MoldReport™

Need A Mold Inspector?
(650) 742-8150

Need Mold Lab Services?
(800) 224-1527

 

For Consumers

The Truth About Toxic Molds

Can I Use Home Mold Testing Kits?

What Is Mold Testing? How Is Mold Testing Performed?

How Much Do Mold Inspections Cost?

Find a Mold Inspector

Questions To Ask Your Mold Inspector

Request Mold Inspection Referrals

 

For Mold Inspectors

Chain of Custody (pdf)

How To Submit Mold Samples

Mold Sampling FAQ's

Download Products Catalog (pdf)

Buy Mold Testing Supplies (offsite)

Log-in to LabServe™ (offsite)

Join Our Network of Mold Inspectors

 

Mold Testing Labs

Mold Testing Labs

 

Site Map

 

What Is A Mold Inspection?

The short answer is: "A mold inspection is when a person looks for mold growth in a building." To give you a better understanding of what mold inspections should and need to include, here are important factors to consider for mold inspections.

Mold colonization behind wood baseboard.
Mold colonization behind wood baseboard.
Source: EMLab P&K

Six Important Things You Should Know About Mold Inspections

  1. Mold inspections need to be performed by a qualified mold inspector who has formal training and experience with mold inspections. Training and experience are necessary.

  2. Mold inspections should look for evidence of past or current mold growth. Past mold growth may indicate a water problem which will come back when certain conditions return such as a recurring leak. Past mold growth may also cause sensitized individuals to have an allergic reaction or, conceivably, cause some individuals to start becoming sensitized to mold.

  3. Mold inspections should look for mold within the building, inside walls, and in other areas where mold growth is undesirable, including areas where mold growth could be causing structural issues such as wood decay in crawlspaces.

  4. Mold growth on drywall in wall cavity
    Mold growth on drywall in wall cavity.
    Source: EMLab P&K

  5. Some mold growth in buildings may be perfectly normal. For example, Ceratosystis and Ophiostoma are two molds that grow on lumber (sometimes referred to as lumber yard mold) and are frequently found growing on two by fours or other structural framing within buildings. These molds grow on the sap of wood and stop growing once the wood has dried. Although they cause black staining on the wood, they do not cause any structural issues. If black staining is found on wood, the mold inspector can take a sample and send it to the mold testing lab for analysis to determine if it is one of these molds.

  6. It is very important (and some would say essential) that the mold inspection look for sources of moisture. Water is essential for mold growth. Without a source of water, you will not have mold growth. Consequently, if there is mold growth, it must be associated with a source of moisture. If this source of moisture is not found and eliminated, the mold growth will return and remediation efforts are of negligible long term value. The importance of looking for sources of moisture cannot be overstated and must be included.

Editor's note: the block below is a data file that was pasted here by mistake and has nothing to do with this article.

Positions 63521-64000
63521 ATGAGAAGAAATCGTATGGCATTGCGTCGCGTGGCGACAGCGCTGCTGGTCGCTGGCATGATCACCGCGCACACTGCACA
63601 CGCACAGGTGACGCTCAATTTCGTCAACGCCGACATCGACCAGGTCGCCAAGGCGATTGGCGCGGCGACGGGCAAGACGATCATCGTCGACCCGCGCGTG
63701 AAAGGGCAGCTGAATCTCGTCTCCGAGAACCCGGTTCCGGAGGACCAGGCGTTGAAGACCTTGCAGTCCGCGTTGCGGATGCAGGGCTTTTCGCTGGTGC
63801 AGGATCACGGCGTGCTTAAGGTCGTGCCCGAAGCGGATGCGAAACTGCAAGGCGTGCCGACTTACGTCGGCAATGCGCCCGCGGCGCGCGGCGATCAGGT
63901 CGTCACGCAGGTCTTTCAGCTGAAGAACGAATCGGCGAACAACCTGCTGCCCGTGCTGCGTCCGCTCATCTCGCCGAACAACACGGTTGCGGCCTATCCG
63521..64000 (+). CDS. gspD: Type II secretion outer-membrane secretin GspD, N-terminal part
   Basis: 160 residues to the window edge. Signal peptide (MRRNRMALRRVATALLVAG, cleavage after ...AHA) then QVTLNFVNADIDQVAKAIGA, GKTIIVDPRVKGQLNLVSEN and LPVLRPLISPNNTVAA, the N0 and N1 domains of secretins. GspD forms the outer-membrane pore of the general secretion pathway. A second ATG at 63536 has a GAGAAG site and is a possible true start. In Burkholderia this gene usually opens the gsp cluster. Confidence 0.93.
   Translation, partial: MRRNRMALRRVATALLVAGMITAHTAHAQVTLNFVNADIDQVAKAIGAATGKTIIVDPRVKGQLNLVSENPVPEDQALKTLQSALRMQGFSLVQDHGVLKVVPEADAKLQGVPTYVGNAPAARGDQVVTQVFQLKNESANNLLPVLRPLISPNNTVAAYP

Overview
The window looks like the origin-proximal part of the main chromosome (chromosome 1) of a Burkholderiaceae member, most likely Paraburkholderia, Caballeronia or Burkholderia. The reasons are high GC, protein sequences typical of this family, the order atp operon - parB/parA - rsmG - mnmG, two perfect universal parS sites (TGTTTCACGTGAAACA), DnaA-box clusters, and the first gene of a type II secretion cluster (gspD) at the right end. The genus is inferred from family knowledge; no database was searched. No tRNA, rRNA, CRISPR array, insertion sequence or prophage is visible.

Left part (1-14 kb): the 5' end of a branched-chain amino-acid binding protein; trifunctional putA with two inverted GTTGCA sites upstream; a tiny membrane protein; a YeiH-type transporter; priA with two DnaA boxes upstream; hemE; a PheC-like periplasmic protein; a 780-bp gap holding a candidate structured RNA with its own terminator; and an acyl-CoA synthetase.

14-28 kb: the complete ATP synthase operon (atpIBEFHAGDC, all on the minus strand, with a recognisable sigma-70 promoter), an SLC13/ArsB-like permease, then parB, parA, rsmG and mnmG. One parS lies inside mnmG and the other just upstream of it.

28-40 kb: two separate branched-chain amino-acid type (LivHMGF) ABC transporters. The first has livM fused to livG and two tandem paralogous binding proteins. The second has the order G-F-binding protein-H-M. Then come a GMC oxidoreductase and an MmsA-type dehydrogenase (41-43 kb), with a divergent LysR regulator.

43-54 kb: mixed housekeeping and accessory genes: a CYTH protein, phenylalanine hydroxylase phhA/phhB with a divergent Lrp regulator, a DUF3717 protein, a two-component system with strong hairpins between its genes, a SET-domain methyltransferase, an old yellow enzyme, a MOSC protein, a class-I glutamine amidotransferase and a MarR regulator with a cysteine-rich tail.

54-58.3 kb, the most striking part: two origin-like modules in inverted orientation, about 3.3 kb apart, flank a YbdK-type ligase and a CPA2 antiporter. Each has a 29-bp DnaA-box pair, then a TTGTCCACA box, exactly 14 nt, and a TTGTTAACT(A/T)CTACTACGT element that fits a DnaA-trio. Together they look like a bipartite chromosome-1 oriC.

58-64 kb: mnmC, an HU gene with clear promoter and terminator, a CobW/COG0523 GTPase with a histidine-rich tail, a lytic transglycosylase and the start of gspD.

7. Pencillium on water damaged wood flooring
    Pencillium on water damaged wood flooring.
    Source: EMLab P&K

  8. Mold inspections are a subset of investigations called "Indoor Air Quality" (IAQ) investigations. These investigations look at the broader question: "What irritants are present in the air causing discomfort to the occupants?" If you are having a mold inspection because you feel ill when you are in a certain building or room, you might consider whether other irritants may be causing the discomfort and include these in the investigation.

Why Would I Need A Mold Inspection?

Common reasons for mold inspections include:

  • If you have an allergic reaction such as a runny nose, sneezing, or itchy eyes associated with being in a certain room or building.

  • To verify that sources of moisture have been successfully stopped and that no residual mold growth has been left after a known water and mold problem has been fixed.

  • To confirm that there is not an existing moisture or mold problem associated with a new building or home that you plan to rent or purchase.

If a specific water problem resulted in mold growth in a specific area, that doesn't necessarily mean you need a mold inspection. For example, if a roof leak has resulted in moldy ceiling tiles, then simply fixing the roof leak and replacing the ceiling tiles may be all that is necessary.


NEXT: "How Do I Know If I Have A Mold Problem?"
AND: "How Much Does A Mold Inspection Cost?"

 


Copyright © 2015 MoldReport™